Features

Published on March 4, 2019 | by Alastair Gilmour

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Land of fire and ice… and great beer

Iceland is the sixth most developed country in the world; it ranks number one on the global peace index; it runs almost completely on renewable energy, and since 2018 it is illegal for women to be paid less than men. So it stands to reason that when Icelanders take to brewing, they end up making brilliant beer.

New breweries emerging with an acceleration of the craft brewing sector and its subsequent wide variety of styles. Brewing inspiration emerges from innumerable sources – a fisherman’s injured knee being one of them. Ólafur Ólafsson had been a fisherman for 26 years but in 2003 he damaged his leg which ended his career. He and his wife Agnes were staring into difficult times as there was simply no other work in their little town Árskógssandur – population 100 – sitting on the fringes of the Arctic Circle. Everything was fish.

But two years later, Agnes was watching a documentary on television about microbreweries and their increasing popularity around the world. The programme featured a microbrewery in Denmark. At that time there were none in Iceland, only two large mass-production breweries, Vífilfell and Ölgerðin, so perhaps her reaction “let’s start a microbrewery” might have sounded a touch crazy. However, she acknowledged that they had a good start with the pristine water that comes out of a mountain spring above Árskógssandur.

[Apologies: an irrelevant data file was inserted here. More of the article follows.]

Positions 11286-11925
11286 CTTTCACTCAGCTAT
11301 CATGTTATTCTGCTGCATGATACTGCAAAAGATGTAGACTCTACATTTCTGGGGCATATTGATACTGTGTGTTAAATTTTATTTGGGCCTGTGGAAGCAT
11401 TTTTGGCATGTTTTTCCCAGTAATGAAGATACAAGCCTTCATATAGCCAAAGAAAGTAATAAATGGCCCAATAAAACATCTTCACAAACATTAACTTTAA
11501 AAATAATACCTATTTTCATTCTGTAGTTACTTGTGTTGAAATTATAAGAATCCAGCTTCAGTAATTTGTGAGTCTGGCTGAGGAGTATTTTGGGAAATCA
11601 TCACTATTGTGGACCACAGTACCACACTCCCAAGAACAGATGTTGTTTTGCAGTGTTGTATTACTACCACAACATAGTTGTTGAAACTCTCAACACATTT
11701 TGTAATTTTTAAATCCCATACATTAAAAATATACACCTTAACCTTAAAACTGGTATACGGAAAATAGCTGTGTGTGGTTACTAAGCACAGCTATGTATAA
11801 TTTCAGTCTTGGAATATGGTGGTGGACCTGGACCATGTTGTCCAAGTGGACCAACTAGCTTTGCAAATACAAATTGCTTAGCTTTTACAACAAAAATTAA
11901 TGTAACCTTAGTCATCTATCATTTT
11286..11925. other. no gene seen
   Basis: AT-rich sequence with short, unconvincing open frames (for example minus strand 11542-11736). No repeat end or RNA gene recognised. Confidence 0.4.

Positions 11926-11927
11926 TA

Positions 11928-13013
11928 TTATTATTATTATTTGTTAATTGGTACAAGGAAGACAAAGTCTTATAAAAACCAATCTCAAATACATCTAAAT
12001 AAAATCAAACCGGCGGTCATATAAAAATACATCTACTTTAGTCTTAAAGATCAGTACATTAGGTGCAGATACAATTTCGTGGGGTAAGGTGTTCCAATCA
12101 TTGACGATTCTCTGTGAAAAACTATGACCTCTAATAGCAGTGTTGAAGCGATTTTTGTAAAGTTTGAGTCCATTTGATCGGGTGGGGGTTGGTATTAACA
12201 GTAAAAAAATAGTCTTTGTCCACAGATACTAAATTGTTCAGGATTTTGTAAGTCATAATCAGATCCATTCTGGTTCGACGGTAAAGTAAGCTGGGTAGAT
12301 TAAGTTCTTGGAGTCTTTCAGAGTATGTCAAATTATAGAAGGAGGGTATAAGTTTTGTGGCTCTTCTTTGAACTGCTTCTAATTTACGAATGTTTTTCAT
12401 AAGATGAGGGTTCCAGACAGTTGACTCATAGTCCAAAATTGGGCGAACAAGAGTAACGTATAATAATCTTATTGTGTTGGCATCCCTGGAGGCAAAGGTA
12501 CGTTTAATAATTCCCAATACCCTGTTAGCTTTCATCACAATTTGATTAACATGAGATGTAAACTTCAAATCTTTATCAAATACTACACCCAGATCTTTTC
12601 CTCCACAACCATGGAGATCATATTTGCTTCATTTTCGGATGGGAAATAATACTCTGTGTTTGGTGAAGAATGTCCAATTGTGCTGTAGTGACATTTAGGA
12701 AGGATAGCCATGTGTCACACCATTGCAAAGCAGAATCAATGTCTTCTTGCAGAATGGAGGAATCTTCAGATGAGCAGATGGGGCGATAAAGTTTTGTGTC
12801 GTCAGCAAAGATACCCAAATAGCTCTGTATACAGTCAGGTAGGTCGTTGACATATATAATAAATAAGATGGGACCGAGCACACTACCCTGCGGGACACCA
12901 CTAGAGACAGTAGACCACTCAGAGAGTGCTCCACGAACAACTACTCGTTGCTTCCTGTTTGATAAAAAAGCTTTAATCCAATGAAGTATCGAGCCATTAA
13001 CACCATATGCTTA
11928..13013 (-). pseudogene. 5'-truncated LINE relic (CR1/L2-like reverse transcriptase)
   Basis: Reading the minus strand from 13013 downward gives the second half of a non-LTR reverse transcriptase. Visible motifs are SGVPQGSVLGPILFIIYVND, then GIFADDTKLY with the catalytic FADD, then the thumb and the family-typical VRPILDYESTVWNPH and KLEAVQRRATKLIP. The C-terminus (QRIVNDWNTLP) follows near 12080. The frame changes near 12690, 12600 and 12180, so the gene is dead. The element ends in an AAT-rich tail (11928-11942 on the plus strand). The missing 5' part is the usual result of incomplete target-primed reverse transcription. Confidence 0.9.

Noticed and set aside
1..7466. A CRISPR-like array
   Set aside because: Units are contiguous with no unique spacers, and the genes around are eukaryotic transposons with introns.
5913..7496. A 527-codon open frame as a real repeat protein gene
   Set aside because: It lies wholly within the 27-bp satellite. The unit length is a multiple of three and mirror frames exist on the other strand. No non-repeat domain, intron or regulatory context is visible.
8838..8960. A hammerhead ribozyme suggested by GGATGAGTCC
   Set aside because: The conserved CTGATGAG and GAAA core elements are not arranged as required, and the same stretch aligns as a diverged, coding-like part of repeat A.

Ólafur took no convincing and a week later they set off for Denmark to visit the brewery that had sparked her enthusiasm. They founded Bruggsmiðjan Kaldi in 2006 and engaged the services of fourth-generation Czech brewmaster David Masa, a specialist in setting up microbreweries.

The eventual result was Kaldi Icelandic beer with Czech influences, such as Saas and Sladek hops and Moravian barley, unpasteurised and without preservatives or added sugar. Demand has grown steadily with brewhouse expansion taking place virtually every year – new fermenters, kegging, bottling, and an increase in the workforce to 15. Hops now also come from Australia, New Zealand and the US.

Now there are five core beers in the range with another five seasonals and special limited-editions.

Kaldi Blonde Lager (5.0% abv) was the first beer that Bruggsmiðjan Kaldi brought to market, and is now Iceland’s best-selling bottled beer. Deep golden in colour with a crisp and fresh aroma and soft filling of grainy roasted malt leading to a bitter but gently lingering finish.

Norðan Kaldi (5.4% abv) is the first ale produced by Bruggsmiðjan Kaldi; English in style, amber coloured with a mouth-filling maltiness.

Kaldi IPA (6.0% abv) is American in influence, using Mosaic, Citra and Simcoe hops fermented with an American yeast strain. It’s beautifully deep gold in colour with sensational head retention, quite a bit of fruit and soft grain on the palate then a pleasing bitterness emerging.

Bruggsmiðjan Kaldi beers are being brought to the UK by Gerard Connolly of Northumberland-based Icelandic Drinks (the company that also handles Icelandic Mountain Vodka and Eagle Gin from the distillery owned by Game of Thrones star Hafthor “The Mountain” Björnsson).

enquiries@icelandicdrinks.com

07930 270 561.


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Alastair Gilmour



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